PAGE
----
Navigating the Capitol: A Look Ahead at Congress’s December Agenda


Good morning and welcome from Washington, DC where Members of Congress return to work this week to face a few weeks of varying agendas depending on whether they sit in the Senate or the House. We hope our readers enjoyed a restful week and are back energized and ready to go!  Your author was able to avoid any travel this past week but unfortunately experienced his first taste of Disney princess fatigue, as I took my young daughter to see the movie Wish.  As the movie has a nice premise of free will and establishing one’s own destiny while not falling victim to a charismatic and selfish leader, I was reminded at times, however, it is good to have a collective group think – and we can only aspire that Congress exhibit this ethos to work together this month to avoid a government shutdown come January 19th.  Now that the holiday meals have settled, it is time to get to work!  Welcome to the Week Ahead!

The Administration

The Biden administration is moving forward to work with the Senate on its supplemental funding strategy which includes funding for Ukraine, Taiwan, and Israel.  The administration sees this as imperative to remaining a trusted leader on the world stage with America’s allies and must work this week to make it happen.  Timing is of the essence as only a few weeks remain until the end of the legislative calendar for 2023.  The deal will basically hinge on border security measure and asylum policies to address migrant issues at our shared border with Mexico.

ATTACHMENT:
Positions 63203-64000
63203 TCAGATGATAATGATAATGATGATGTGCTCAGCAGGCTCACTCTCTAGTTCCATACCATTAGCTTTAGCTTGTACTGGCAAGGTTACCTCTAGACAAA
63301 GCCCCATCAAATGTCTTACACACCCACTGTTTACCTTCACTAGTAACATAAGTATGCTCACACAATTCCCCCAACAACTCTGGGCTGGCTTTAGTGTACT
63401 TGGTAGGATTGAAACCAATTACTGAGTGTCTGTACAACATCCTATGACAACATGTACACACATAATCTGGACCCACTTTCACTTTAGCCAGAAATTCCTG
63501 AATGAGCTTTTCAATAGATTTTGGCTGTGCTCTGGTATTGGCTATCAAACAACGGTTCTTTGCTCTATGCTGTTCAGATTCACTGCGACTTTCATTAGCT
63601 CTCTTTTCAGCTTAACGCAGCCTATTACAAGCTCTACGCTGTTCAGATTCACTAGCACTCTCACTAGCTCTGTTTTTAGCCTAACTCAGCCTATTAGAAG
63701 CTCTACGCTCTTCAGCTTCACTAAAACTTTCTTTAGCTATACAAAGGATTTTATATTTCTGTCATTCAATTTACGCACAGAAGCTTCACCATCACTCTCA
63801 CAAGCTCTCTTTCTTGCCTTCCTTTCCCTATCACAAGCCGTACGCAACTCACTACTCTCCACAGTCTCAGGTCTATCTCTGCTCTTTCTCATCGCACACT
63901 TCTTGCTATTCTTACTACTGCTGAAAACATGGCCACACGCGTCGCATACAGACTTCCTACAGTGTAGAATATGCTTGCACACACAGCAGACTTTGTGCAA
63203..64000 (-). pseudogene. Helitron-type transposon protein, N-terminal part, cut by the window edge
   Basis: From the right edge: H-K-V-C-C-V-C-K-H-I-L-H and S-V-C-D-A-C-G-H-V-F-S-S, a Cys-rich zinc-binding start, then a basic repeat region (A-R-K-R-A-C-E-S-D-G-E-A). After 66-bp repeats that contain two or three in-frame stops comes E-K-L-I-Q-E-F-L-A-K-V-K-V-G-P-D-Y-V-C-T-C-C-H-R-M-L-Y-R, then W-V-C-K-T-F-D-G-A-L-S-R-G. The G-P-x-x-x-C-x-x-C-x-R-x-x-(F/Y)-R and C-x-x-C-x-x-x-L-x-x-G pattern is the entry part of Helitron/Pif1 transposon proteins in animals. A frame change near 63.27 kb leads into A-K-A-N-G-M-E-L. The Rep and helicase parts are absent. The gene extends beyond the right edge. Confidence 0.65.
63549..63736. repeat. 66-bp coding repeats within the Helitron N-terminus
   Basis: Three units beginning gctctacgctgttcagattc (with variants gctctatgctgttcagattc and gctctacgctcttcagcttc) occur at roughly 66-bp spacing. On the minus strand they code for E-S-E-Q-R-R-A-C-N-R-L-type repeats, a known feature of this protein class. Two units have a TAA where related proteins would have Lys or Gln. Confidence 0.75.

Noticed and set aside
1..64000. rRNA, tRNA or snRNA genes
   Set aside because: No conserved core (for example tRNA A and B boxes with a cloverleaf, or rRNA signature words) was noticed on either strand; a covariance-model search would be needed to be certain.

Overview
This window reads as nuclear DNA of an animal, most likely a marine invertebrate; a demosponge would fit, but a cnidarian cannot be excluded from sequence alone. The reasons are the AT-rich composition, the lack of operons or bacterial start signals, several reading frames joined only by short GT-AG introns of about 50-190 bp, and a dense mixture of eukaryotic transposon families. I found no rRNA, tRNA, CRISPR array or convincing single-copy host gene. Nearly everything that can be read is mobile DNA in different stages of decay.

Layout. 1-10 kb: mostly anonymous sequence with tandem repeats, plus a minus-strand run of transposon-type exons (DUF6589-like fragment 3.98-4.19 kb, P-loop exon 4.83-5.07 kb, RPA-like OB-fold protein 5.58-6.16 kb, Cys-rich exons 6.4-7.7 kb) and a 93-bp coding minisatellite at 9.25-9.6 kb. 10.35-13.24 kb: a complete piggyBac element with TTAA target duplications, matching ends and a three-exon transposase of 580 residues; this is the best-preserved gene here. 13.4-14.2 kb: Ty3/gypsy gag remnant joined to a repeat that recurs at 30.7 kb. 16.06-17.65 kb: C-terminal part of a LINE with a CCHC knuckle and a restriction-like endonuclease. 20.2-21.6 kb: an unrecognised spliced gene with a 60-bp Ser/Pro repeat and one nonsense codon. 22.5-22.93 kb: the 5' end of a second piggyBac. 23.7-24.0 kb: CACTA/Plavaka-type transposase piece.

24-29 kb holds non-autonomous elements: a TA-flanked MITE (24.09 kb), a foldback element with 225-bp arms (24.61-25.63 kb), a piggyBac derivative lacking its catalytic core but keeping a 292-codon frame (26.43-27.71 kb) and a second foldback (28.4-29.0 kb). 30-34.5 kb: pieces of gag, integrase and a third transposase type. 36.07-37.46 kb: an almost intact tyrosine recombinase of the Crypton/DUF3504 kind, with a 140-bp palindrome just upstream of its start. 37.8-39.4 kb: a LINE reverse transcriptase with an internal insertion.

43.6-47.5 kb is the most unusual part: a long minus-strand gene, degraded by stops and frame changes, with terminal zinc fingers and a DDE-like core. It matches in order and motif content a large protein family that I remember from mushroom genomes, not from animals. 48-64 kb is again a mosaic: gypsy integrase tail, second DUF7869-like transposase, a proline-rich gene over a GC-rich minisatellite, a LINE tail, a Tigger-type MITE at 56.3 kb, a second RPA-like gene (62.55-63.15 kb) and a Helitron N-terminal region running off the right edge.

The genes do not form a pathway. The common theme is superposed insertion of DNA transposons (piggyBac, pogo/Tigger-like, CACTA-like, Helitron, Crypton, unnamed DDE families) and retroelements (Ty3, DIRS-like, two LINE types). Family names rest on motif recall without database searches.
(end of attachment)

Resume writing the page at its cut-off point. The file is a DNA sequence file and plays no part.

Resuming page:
It was announced this weekend that President Biden will not be attending the upcoming United Nations Climate Summit known as COP28.  The President attended the summit over past two years, but the ongoing war between Israel and Hamas has taken much of the President’s time, as he continues to pursue a ceasefire and the release of hostages.  John Kerry, President Biden’s special envoy for climate change will attend the summit in his place.

The Senate

Majority Leader Chuck Schumer issued a Dear Colleague letter outlining the Senate’s ambitious agenda for the remainder of the calendar year.  The Senate will aim to tackle a variety of challenging policy areas to include leading with President Biden’s supplemental funding request as early as next week.  Several Senate offices have stated that a deal must be worked out this week to successfully place the request on the Senate floor during the week of December 4th.  Again, any funding request would most likely be paired with border policy changes.  Senate Democrats realize that some policy changes are required to get a deal completed in time.  In addition to the funding request, the Senate will work with the House on the first set of appropriations bills to keep the government funded past the January 19th deadline.  The Senate will also look to pass the NDAA, confirm further judicial nominations, and work to overcome the legislative blockade of Senator Tuberville on military promotions.  With all that is happening on the national stage this month, what passes with regards to health care remains to be seen.

The House